Neotropic ecozone

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In biogeography, the Neotropic or Neotropical zone is one of the world's eight terrestrial ecozones. This ecozone includes South and Central America, the Mexican lowlands, the Caribbean islands, and southern Florida, because these regions share a large number of plant and animal groups.

It is sometimes used as a synonym for the tropical area of South America, although the ecozone also includes temperate southern South America. The Neotropical Floristic Kingdom excludes southernmost South America, which instead is placed in the Antarctic Kingdom.

The Neotropic is delimited by similarities in fauna or flora. Its fauna and flora are distinct from the Nearctic (which includes most of North America) because of the long separation of the two continents. The formation of the Isthmus of Panama joined the two continents two to three million years ago, precipitating the Great American Interchange, an important biogeographical event.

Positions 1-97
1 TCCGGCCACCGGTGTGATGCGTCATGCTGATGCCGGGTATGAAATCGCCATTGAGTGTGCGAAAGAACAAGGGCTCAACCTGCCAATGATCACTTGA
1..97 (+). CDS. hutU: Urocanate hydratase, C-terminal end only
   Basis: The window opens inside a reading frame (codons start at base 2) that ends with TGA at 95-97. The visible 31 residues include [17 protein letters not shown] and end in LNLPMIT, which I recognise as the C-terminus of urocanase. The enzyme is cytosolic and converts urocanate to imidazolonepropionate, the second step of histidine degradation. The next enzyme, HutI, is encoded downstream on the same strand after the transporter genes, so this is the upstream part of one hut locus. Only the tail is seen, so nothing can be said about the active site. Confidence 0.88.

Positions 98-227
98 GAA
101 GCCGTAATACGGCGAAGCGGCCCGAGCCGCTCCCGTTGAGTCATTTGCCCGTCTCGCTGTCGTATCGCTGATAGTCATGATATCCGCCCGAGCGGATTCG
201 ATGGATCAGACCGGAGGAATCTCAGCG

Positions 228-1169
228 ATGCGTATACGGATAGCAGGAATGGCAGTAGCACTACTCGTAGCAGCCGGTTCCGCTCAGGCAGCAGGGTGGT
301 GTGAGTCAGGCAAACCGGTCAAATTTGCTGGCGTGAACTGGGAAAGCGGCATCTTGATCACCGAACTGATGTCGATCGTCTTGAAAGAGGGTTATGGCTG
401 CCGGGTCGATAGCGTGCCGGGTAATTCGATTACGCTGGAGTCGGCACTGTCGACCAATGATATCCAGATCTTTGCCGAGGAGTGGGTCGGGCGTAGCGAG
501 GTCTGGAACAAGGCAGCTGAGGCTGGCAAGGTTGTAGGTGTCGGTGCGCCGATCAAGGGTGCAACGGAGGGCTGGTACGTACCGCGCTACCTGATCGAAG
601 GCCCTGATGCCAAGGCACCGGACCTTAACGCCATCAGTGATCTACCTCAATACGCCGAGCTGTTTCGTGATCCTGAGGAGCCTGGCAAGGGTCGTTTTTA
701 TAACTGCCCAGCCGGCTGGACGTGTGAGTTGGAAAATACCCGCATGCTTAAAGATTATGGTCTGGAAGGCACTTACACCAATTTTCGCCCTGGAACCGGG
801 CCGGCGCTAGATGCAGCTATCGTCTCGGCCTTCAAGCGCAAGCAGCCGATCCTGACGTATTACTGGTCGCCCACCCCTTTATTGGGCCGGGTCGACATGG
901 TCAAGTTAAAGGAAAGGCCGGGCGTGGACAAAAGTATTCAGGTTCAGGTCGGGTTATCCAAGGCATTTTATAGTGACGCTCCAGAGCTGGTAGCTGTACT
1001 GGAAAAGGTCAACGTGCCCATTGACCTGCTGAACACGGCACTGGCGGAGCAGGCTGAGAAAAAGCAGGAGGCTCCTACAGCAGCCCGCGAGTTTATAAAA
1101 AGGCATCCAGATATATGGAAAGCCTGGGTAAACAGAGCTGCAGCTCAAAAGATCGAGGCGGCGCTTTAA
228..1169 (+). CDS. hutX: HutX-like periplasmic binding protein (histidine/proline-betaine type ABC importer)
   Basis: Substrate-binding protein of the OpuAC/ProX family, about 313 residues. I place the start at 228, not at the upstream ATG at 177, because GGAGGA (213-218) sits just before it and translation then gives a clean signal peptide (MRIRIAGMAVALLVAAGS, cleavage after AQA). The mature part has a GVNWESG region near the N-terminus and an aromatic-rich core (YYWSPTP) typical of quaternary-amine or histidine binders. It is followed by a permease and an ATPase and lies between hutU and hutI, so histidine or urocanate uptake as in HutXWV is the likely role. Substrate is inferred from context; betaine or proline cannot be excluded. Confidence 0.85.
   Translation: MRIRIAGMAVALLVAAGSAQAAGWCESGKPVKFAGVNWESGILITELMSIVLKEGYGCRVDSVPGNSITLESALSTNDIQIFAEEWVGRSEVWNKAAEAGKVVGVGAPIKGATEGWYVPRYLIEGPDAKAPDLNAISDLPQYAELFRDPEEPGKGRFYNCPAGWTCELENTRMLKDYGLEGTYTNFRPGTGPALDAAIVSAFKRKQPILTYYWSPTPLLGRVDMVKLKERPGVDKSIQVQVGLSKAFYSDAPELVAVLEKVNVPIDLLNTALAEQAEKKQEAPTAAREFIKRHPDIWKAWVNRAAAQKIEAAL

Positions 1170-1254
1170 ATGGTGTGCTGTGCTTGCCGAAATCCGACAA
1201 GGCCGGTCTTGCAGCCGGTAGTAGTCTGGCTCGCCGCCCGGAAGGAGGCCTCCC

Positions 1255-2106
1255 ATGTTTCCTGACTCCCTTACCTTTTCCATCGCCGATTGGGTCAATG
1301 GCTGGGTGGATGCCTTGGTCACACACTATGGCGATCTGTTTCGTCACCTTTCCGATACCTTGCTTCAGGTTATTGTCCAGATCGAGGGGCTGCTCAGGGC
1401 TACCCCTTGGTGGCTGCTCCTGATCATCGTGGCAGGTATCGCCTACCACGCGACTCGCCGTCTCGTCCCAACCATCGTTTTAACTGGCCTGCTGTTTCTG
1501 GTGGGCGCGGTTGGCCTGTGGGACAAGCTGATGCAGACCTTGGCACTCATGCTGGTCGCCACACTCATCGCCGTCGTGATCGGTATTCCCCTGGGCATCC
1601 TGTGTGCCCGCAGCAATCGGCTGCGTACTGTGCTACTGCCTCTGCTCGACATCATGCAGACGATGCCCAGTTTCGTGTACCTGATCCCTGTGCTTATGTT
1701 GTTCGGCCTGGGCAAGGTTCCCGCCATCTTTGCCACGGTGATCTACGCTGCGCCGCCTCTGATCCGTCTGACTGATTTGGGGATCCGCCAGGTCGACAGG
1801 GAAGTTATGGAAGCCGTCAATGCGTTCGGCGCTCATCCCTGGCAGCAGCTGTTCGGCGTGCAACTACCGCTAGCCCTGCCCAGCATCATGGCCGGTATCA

The Neotropic includes more tropical rainforest (tropical and subtropical moist broadleaf forests) than any other ecozone, extending from southern Mexico through Central America and northern South America to southern Brazil, including the vast Amazon Rainforest. These rainforest ecoregions are one of the most important reserves of biodiversity on Earth. These rainforests are also home to a diverse array of indigenous peoples, who to varying degrees persist in their autonomous and traditional cultures and subsistence within this environment. The number of these peoples who are as yet relatively untouched by external influences continues to decline significantly, however, along with the near-exponential expansion of urbanization, roads, pastoralism and forest industries which encroach on their customary lands and environment. Nevertheless amidst these declining circumstances this vast "reservoir" of human diversity continues to survive, albeit much depleted. In South America alone, some 350-400 indigenous languages and dialects are still living (down from an estimated 1,500 at the time of first European contact), in about 37 distinct language families and a further number of unclassified and isolate languages. Many of these languages and their cultures are also endangered. Accordingly, conservation in the Neotropic zone is a hot political concern, and raises many arguments about development versus indigenous versus ecological rights and access to or ownership of natural resources.

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